3:AM: Where is this place?

RS: The isle of Gometra.

3:AM: It must have been a big decision to go there. What decided it for you?

RS: Once I’d seen the place I was hooked. It had been for sale for 18 months without attracting a community buyout, or a NGO or private buyer. I raised a mortgage with the bank and was able to buy it. That gave me the right, for as long as I can pay the mortgage, to fix up the houses for people to live in and keep cattle and sheep here. Only after I moved in did I discover by accident from my great-uncle’s boyfriend that my mother’s first cousin, Patience, had only moved out in the 1950s and I was now sleeping in her bedroom. The place had been held by that side of my family on and off for many years. That set off a train of finding-out leading to the Masons, the Führer, numerology, the mummified head of Christ and the Holy Grail, but that’s another story.

3:AM: Didn’t the isolation get to you?How did you cope? Or was it something that fitted your personality?

RS: You get lonesome on a wet desert island. A Land Rover had been left by the failed deer farm, and if I drove across the causeway and then for about another hour and quarter I could get to about a dozen people at the far end of Ulva ⎯ but still no shop, no bar, no gas station, no surgery. So it was about 2 ½ hours driving there and back to the nearest person. About 4 hours return by Land Rover and boat to the nearest shop. I would go a week or two without seeing anyone and sometimes, when the telephone was down as it usually was in those days, without speaking to anyone. It puts you in an interesting space – like a flotation tank, but one with houses, fields and cliffs in it, where you float for weeks. It’s somewhat psycho-active as a drug, and the psycho-activity is imperfectly reversible. For instance, when I came out I would have an irresistible fascination for human faces – I would need to examine faces from close range, which got me in trouble a few times. So I went overseas regularly for an urban fix.

3:AM: What do you do there?

RS: Well, we farm – we grow food for people to eat – lamb, venison, vegetables and fruit – and that brings in the money to keep things ticking over. There’s been a lot of hard graft keeping this going over the years ⎯ above all from Iain Munro and his family who joined me from Ulva ⎯ it’s the engine room of the island. Without it we would fail.

3:AM: There were legal risks as well as the obvious ones too weren’t there?

RS: We were trying to limbo under the radar. At that time my children were deemed illegal immigrants so it has had to be kind of a stealth project. That is perhaps why it hasn’t been documented. Basically if we’d been caught I faced up to two years inside and my children would have been deported. That’s over now, but it was horrible while it lasted. But also, having broken from the herd, there has always been a risk of becoming a political or media football which we wanted to avoid. The role of hate-trolls and cyber-bullies is to police the mores of the herd. We get our fair share, and we have a policy of not feeding them.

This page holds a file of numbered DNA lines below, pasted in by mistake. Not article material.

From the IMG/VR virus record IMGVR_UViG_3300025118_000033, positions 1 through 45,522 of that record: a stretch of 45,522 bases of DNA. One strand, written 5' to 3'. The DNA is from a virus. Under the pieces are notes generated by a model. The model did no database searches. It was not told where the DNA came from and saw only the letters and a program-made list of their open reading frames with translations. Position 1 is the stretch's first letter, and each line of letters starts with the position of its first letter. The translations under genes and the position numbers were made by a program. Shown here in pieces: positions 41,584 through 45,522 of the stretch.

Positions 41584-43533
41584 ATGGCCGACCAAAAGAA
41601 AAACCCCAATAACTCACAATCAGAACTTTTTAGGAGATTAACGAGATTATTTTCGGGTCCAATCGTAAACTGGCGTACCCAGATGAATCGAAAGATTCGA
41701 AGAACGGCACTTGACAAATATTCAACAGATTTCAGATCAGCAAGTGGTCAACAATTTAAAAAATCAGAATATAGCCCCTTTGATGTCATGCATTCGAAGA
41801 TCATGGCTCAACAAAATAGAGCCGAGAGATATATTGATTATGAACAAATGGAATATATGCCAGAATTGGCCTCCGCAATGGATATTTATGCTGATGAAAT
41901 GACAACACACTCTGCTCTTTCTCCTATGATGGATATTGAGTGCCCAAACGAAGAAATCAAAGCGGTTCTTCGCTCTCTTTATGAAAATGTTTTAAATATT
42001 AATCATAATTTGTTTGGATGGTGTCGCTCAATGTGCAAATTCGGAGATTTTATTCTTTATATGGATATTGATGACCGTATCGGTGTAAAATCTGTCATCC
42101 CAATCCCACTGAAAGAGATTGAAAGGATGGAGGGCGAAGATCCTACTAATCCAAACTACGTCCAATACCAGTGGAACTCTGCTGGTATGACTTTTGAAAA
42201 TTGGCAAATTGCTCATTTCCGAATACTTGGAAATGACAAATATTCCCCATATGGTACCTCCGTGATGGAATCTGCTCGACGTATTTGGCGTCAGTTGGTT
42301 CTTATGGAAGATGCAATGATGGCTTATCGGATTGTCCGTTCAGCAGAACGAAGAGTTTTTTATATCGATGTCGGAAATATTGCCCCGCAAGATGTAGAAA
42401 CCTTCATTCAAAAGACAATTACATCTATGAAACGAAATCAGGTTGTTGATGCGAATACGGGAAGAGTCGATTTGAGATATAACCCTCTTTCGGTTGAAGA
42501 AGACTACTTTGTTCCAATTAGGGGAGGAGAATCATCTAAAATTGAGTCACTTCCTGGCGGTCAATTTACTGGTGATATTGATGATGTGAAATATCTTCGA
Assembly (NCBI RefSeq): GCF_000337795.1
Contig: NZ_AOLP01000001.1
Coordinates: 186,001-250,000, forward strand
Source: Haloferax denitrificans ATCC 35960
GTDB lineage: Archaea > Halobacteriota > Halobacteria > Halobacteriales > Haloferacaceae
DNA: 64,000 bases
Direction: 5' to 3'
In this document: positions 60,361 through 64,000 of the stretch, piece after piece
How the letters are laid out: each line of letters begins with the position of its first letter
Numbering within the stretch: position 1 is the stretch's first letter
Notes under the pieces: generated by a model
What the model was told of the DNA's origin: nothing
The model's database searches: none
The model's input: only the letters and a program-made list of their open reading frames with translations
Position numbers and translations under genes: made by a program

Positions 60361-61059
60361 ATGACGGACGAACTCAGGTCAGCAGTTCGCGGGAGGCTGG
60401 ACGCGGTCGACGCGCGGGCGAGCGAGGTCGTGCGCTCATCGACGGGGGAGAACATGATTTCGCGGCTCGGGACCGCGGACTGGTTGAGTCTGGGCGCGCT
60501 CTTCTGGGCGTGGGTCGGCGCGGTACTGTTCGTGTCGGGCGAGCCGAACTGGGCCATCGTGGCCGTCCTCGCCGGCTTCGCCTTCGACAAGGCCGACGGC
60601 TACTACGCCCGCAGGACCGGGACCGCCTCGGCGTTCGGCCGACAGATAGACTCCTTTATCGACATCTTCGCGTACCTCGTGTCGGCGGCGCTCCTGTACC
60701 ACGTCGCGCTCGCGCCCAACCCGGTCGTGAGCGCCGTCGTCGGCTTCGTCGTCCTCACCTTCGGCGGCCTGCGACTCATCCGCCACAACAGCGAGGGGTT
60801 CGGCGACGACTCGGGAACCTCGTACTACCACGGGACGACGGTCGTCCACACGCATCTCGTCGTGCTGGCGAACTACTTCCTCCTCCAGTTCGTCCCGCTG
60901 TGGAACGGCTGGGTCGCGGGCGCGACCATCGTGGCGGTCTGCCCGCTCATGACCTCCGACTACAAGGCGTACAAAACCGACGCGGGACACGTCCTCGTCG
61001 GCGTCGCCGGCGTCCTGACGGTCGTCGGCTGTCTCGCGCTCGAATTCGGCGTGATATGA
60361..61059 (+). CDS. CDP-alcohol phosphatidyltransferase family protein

3:AM: Did you have a model of what you were trying to achieve?

RS: Robert Owen’s Utopian Community at New Harmony, Posey County, Indiana and Fourier’s Phalanstére, as enacted at the North American Phalanx, Monmouth County, New Jersey and in other places in the USA. Also Victor Considerant’s translation of the Phalanstery to a Vernesque steamship (vide the current plutocratic residential mega-ship, The World,) are relevant. Étienne Cabet’s Voyage en Icarie, and the Icarian communities which resulted, e.g. at Nauvoo, Illinois. As is the 19th century anarchist community at Modern Times on Long Island, New York, and Count Tolstoy’s slightly later innovations at Bright Glade, Tula Oblast. But there are countless models. The 1850s ‘Free Lovers at Davis House’, too, of course – that lasted 4 years, though other free love communities lasted longer.

3:AM: How would you summarise what you managed to enact?

RS: The counterpoint between Arcadia and Utopia.

3:AM: And who would be the figure who’d get what you were trying for?

RS: Thoreau of course. He knew that if he got a horse it would be him working for the horse rather than the other way around.

3:AM: So this was a genuine attempt at the Utopian dream?

RS: Utopia was set on a hidden Atlantic island. But we also reference the island states of Archaic Greece. (Homeric scholars have mapped the Odyssey onto this island and its neighbours, claiming Odysseus was blown here in a gall.) The Republic is obviously relevant, if only as a contraindication. Likewise, Propeller Island, Verne’s dystopian floating island shows how fast things go wrong.

3:AM: Are there any literary or cultural pointers to the spirit of what you were doing?

RS: Huxley’s psychoanalytic Island. Then Kenneth White’s On the Atlantic Edge ⎯ there’s a consensus sentimental take on the Hebrides from outsiders looking in which Kenneth White demolishes via his geopoetics. This ties in with Kundera’s work on kitsch, and Jung’s on sentimentality in general as representing the Marxian superstructure of brutality.